A world where telepaths and telekinetics exist, but are forced to live in hiding or on special, contained islands. A not-quite-utopia where3.5/5 Stars
A world where telepaths and telekinetics exist, but are forced to live in hiding or on special, contained islands. A not-quite-utopia where a somewhat socialist society can completely tear down the government and rebuild it based on their moment-to-moment fears and desires (the capitalised 'Will' of the people). A dense information network called the Weave where people can be immersed in data with the aid of bioengineered, symbiotic creatures.
This is the world where Pierre, a deformed 8-year-old boy with extraordinary powers, manifests and starts messing with the established order of things. The hunt referred to in the title is that enacted by Services, a government agency akin to the FBI, but far more intrinsic and powerful. They recruit Peter Lazarus, a telepath who wants to stop Pierre from doing to humankind what he did to Peter's sister. From then on it's a race to see whether Peter and Services can stop Pierre befor ePierre compromises every part of their operation.
Most of the enjoyment I got out of this book was the exploration of the future world that Henley has created within its pages. Creating a society where some of the population having psionic powers doesn't automatically result in them being dominant is a tricky one, but I was convinced by Henley's explanations. I also enjoyed Henley's playing with the reader with regards to who might have been turned double-agent by Pierre's telepathic charms. You're never quite sure who is telling the truth, which is a great attribute for a sci-fi thriller to have.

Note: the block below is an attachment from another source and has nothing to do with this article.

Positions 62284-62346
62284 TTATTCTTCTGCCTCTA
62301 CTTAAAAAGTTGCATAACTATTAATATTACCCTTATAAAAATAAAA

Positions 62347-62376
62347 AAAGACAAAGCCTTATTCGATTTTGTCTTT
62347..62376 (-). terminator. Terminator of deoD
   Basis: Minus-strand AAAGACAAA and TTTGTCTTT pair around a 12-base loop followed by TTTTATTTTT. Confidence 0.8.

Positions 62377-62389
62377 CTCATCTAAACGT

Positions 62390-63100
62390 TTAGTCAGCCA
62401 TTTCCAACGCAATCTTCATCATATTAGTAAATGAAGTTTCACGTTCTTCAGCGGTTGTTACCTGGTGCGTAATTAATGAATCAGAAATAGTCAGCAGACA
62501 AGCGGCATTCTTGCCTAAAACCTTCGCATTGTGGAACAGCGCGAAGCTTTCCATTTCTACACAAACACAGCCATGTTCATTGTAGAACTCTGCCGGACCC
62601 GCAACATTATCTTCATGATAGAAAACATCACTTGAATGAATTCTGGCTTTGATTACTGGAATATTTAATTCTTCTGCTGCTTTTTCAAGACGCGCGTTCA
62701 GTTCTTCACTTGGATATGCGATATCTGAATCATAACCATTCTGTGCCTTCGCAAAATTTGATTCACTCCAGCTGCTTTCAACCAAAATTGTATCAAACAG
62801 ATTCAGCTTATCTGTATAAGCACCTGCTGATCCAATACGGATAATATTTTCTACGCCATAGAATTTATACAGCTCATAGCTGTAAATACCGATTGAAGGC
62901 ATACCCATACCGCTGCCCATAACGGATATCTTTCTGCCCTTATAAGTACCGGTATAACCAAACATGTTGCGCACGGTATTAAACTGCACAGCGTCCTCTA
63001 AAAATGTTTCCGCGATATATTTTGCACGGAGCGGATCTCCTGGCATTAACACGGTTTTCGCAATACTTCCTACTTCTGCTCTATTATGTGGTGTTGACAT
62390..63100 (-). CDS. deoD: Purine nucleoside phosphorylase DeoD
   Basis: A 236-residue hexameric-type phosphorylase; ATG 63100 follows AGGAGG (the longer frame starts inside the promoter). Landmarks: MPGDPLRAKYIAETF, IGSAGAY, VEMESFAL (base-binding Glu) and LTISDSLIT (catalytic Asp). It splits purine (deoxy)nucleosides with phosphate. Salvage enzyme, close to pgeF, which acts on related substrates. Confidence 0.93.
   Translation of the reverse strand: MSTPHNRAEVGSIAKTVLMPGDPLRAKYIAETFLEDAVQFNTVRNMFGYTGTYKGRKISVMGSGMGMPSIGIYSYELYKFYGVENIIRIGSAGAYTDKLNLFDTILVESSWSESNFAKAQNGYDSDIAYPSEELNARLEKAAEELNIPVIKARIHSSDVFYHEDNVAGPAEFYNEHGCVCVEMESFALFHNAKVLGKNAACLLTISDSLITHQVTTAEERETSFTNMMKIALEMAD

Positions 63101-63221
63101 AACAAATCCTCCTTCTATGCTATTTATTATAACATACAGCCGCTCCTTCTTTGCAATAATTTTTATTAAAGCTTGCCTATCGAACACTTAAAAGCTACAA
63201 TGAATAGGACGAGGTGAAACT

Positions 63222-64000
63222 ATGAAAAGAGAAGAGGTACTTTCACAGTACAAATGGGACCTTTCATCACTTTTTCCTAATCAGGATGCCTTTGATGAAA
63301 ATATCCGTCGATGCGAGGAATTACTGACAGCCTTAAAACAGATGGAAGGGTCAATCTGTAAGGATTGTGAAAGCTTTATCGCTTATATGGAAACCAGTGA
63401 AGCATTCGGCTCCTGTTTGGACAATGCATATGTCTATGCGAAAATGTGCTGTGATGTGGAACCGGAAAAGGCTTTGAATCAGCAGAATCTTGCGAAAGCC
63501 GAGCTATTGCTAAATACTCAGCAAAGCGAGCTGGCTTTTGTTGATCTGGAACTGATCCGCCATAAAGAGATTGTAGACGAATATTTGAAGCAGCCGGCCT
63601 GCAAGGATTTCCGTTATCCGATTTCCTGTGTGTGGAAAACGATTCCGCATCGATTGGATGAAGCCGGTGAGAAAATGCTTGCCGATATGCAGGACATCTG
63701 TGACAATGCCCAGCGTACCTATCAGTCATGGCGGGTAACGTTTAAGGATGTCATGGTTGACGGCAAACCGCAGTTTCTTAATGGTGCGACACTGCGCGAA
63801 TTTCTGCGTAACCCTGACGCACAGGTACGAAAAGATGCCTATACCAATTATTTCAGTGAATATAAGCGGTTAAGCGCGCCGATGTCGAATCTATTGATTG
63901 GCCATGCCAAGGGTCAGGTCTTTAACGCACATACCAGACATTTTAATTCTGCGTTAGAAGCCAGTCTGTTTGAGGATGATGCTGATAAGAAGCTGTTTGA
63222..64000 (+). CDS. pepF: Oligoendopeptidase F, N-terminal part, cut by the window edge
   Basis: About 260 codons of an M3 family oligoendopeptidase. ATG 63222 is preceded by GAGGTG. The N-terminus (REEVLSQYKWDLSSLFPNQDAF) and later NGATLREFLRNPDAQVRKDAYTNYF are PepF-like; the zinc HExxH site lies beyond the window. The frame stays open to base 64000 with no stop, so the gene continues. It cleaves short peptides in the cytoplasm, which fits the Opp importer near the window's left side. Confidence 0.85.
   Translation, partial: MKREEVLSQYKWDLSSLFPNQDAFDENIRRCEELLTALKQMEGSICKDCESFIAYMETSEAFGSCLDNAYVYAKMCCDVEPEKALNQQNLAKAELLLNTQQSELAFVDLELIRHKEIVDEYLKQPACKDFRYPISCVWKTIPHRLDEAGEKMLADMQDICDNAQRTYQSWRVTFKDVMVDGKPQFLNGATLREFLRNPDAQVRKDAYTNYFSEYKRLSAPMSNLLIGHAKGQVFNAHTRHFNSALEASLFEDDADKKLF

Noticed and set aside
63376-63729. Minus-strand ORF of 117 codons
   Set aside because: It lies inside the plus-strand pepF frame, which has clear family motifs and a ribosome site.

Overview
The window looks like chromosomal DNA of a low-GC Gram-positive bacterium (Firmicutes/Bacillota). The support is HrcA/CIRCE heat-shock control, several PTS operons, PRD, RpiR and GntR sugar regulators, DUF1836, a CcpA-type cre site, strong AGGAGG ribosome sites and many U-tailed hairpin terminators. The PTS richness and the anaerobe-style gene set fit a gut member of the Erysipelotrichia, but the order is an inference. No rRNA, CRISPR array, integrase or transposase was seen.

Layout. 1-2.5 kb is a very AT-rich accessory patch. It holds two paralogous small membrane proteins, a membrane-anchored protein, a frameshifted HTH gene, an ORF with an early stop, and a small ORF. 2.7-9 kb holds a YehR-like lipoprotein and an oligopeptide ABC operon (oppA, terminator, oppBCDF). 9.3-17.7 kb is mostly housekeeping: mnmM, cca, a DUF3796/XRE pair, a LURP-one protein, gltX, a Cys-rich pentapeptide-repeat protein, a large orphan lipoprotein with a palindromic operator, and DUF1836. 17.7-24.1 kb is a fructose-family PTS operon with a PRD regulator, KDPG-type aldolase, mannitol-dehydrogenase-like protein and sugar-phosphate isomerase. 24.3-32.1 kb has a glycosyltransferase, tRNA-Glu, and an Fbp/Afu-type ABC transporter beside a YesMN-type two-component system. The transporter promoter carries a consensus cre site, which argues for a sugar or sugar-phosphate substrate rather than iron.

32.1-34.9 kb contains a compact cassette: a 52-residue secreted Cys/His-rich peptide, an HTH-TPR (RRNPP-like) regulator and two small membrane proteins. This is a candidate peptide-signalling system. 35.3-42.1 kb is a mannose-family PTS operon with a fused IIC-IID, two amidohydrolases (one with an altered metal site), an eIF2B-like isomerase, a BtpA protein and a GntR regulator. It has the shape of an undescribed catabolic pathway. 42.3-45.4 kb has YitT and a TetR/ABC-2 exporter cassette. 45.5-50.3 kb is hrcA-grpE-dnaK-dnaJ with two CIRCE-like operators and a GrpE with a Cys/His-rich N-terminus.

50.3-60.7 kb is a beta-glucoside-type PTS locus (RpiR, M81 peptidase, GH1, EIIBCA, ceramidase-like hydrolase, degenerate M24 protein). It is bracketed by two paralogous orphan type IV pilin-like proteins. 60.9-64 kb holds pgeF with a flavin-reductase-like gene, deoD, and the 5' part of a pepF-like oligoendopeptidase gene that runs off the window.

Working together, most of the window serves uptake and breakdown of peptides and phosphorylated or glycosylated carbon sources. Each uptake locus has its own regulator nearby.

If I had criticisms it would be that the characters can seem a little wooden at times. Also, the conversations involving the characters that are working the political gap in the aftermath of Pierre's activities can be a little too drawn out. But that might just be me being bored by politics.
Overall it's a solid first entry in what I imagine will be a trilogy of novels set in this world. I'm keen to see where Henley will go next with this misshapen-headed antagonist. :)...more
Wasn't really sure what to think of this one. The premise of the protagonist (the only being in the world who can fly, but who is also a drug addict aWasn't really sure what to think of this one. The premise of the protagonist (the only being in the world who can fly, but who is also a drug addict and an immortal) is certainly an interesting one, but I wasn't convinced by him. The story lurches along in fits and starts, and despite having major influence on the arc, his fellow immortals never really get the full fleshing out that they need for us to really understand them. Hell, even the protagonist doesn't really fall into the hero or anti-hero categories--which would be fine, if it were deliberate, but I wasn't convinced it was.
The novel itself ends abruptly with very little of the plot points resolved, which I should be used to by now as a fantasy reader, but this is an exceptional amount of very little. Apparently it keeps going in three sequels, but I'm not particularly keen to continue unless someone can convince me....more